Taking stock of the impact of COVID-19 on the coffee sub-sector
The COVID-19 pandemic has had an impact on the coffee value chain affecting farmers, processors, exporters, baristas, roasters, coffee shops and beyond. Dr. Emmanuel Iyamulemye, Managing Director, Uganda Coffee Development Authority (UCDA) talks about the impact COVID-19 has had on the coffee sub-sector.
What is Uganda Coffee Development Authority’s mandate?
UCDA is a statutory organization that was set up by an act of Parliament in 1991 with the mandate to oversee the coffee industry by supporting research, controlling quality, promoting the marketing of coffee.
How has COVID-19 impacted the coffee industry in Uganda?
We have mixed results in Uganda. In the months of March to June, we saw a rise in exports. For the first time, we had the highest exports since 1991 when Uganda liberalised the economy.
At the same time, between March and April, we had an unprecedented increase in prices because most of the roasters abroad were rushing to buy as much coffee as possible to stock in their coffee houses. And of course Ugandan coffee was on high demand because it is highly competitive, of good quality and a little bit cheaper than some of the branded coffees on the market.
In the months of July to September, Uganda registered an unprecedented increase in monthly coffee exports surpassing the 500,000 60 kg bags in a single month for the first time in 3 decades.
In July, Uganda exported 543,251 60-kg bags of coffee valued at US$ 49.78 million. In August, we exported a total of 519,683 60-kg bags of coffee valued at US$ 46.06 million and a total of 506,470 60 kg bags of coffee valued at US$ 44.64 million were exported in September 2020.
Overall Coffee exports for the coffee year (October 2019 to September 2020) totaled 5,360,859 bags worth US512.23 million compared to 4,439,808 bags worth US$ 433.95 million the previous year. This represents a 21% and 18% increase in quantity and value respectively.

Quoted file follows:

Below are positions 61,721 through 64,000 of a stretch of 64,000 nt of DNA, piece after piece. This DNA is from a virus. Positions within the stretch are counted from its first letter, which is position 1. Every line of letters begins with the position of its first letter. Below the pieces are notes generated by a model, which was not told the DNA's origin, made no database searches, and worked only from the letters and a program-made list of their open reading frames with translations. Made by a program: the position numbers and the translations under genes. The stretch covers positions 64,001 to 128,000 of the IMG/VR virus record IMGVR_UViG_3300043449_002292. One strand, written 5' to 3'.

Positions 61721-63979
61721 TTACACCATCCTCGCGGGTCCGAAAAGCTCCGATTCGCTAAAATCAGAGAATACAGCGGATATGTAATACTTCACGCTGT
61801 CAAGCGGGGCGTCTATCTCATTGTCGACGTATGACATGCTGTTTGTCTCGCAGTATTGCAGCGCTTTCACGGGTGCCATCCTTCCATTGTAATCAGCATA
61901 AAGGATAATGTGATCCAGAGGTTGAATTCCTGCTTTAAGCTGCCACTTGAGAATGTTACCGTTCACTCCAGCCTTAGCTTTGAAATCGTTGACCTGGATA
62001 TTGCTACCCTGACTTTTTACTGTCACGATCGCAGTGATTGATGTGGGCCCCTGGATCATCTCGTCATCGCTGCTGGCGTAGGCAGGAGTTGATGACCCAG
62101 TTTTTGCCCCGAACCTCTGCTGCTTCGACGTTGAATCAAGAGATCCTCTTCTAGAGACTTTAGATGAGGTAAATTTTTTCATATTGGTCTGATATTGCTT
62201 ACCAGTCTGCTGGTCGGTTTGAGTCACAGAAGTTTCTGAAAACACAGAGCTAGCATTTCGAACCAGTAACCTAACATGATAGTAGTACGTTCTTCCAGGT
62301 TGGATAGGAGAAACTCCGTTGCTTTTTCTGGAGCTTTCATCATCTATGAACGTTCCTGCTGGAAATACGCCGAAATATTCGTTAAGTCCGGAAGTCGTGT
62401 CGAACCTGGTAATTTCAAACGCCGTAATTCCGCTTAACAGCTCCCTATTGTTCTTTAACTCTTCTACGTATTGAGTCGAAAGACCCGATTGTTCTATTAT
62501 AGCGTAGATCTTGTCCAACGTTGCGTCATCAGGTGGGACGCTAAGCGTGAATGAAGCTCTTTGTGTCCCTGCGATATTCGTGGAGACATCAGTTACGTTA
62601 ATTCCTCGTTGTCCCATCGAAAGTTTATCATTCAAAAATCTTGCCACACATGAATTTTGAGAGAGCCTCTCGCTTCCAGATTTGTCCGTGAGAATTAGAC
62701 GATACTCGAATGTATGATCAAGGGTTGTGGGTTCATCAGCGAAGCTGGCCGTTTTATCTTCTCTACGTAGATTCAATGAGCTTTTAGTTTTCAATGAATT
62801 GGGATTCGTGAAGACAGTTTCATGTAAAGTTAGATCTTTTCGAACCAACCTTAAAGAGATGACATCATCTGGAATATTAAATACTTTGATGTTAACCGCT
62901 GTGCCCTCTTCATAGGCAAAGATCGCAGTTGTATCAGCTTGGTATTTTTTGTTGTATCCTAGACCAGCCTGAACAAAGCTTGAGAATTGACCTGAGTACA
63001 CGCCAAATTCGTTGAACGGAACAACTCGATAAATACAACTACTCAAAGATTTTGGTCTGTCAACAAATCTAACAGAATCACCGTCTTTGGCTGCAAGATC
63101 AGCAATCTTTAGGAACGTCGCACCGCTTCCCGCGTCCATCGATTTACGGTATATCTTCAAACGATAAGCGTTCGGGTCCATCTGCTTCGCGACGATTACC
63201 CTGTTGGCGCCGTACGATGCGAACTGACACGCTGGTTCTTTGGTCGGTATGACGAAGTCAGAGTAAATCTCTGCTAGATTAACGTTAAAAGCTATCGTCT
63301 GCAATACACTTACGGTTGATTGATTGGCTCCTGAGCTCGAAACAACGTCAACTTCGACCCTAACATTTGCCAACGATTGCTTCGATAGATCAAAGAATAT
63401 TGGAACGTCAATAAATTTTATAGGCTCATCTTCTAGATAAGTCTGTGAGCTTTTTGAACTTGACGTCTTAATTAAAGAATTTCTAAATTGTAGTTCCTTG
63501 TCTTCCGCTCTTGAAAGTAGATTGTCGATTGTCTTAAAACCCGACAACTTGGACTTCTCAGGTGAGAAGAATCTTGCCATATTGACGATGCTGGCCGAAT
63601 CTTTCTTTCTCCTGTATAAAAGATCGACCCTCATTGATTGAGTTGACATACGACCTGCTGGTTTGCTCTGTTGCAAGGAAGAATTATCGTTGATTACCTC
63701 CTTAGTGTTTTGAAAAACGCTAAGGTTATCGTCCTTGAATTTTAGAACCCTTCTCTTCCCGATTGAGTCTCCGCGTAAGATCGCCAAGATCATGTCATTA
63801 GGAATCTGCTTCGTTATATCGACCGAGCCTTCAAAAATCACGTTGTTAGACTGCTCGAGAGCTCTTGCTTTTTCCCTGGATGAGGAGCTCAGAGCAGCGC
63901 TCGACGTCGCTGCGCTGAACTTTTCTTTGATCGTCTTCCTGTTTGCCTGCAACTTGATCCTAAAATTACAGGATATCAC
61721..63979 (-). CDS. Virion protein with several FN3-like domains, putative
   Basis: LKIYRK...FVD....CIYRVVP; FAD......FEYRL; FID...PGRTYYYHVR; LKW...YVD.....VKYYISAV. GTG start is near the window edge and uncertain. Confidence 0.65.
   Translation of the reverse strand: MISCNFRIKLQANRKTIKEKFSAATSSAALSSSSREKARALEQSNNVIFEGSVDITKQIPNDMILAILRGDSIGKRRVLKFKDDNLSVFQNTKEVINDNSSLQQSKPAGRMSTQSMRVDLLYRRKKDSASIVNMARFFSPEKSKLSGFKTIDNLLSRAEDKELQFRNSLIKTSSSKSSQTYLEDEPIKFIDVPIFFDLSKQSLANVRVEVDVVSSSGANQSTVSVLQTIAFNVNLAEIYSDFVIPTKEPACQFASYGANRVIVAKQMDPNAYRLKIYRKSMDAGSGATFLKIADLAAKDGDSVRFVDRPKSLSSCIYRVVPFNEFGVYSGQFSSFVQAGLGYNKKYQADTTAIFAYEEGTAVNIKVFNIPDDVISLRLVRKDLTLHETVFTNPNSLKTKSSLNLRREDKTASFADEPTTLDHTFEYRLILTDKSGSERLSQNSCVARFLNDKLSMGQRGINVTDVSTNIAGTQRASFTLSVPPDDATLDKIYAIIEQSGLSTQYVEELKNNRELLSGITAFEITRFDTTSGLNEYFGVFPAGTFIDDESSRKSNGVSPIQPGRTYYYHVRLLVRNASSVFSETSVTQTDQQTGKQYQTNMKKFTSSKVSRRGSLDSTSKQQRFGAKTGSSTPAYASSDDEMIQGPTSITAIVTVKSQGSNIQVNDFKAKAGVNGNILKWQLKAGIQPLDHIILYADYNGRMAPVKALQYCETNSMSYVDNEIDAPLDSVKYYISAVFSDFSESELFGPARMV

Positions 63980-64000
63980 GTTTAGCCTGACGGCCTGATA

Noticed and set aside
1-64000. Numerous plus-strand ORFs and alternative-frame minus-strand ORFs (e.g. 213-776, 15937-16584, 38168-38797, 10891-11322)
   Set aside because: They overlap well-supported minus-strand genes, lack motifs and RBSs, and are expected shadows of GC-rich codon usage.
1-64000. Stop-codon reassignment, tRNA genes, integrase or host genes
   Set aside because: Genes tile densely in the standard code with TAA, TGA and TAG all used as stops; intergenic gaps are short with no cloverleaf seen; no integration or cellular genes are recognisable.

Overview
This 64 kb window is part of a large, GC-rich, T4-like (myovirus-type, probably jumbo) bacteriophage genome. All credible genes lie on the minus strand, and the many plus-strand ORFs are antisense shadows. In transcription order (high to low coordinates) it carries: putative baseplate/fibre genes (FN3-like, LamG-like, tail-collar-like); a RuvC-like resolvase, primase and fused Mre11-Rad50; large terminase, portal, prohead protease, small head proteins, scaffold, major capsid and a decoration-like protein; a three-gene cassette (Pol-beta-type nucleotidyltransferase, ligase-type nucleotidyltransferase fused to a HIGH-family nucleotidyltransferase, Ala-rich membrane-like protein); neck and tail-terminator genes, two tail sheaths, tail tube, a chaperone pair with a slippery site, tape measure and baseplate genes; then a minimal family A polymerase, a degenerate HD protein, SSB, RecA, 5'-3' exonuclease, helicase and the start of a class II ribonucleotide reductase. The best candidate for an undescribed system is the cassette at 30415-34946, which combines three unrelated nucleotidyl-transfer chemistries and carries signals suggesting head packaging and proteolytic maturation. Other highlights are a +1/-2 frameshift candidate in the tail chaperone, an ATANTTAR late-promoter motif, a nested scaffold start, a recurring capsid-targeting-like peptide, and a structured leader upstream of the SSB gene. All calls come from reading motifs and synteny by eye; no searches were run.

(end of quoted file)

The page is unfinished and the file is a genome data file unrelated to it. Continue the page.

What challenges have you faced?
At the local level, we had several challenges. We were in the production season and because of the restrictions introduced to curb the spread of the coronavirus, farmers struggled to harvest coffee and transport it to processing factories. In addition, the limitations on meetings and requirements for social distancing made it difficult for our staff to provide extension services.
On the export side, we had a challenge of few containers to load coffee in. This was because cargo trucks were being delayed at the borders as drivers were being tested for COVID-19. Despite these challenges though, volumes continued moving as exporters kept their coffee at their facilities.
Unfortunately, exporters and processors who didn’t have these facilities were negatively impacted. The coffee sector was one of the sectors that the Government was looking at to help the economy grow. Government did everything possible to facilitate the movement of coffee within and out of the country. Therefore, the industry thrived during the period. Even after the lockdown, we see the numbers have continued to grow.
Coffee is a national strategic crop for Uganda. Do you think Ugandans appreciate that coffee is critical to our economy?
It is a process. In the past, coffee was regarded as any other agricultural crop. However, from some of our historical moments, we realise coffee earnings were a transformation for the country.